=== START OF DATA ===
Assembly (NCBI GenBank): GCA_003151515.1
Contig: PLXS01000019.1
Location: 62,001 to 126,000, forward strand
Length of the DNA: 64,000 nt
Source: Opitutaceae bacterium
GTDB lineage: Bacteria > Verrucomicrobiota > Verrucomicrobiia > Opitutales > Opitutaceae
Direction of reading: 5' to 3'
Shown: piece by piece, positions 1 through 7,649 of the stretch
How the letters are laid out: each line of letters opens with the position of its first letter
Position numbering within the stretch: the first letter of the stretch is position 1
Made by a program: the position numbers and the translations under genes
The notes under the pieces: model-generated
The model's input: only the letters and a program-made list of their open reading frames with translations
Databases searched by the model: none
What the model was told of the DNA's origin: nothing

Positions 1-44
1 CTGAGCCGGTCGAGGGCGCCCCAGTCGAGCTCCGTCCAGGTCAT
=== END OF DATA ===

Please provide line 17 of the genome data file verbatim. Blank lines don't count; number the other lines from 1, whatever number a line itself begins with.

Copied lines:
1 CTGAGCCGGTCGAGGGCGCCCCAGTCGAGCTCCGTCCAGGTCAT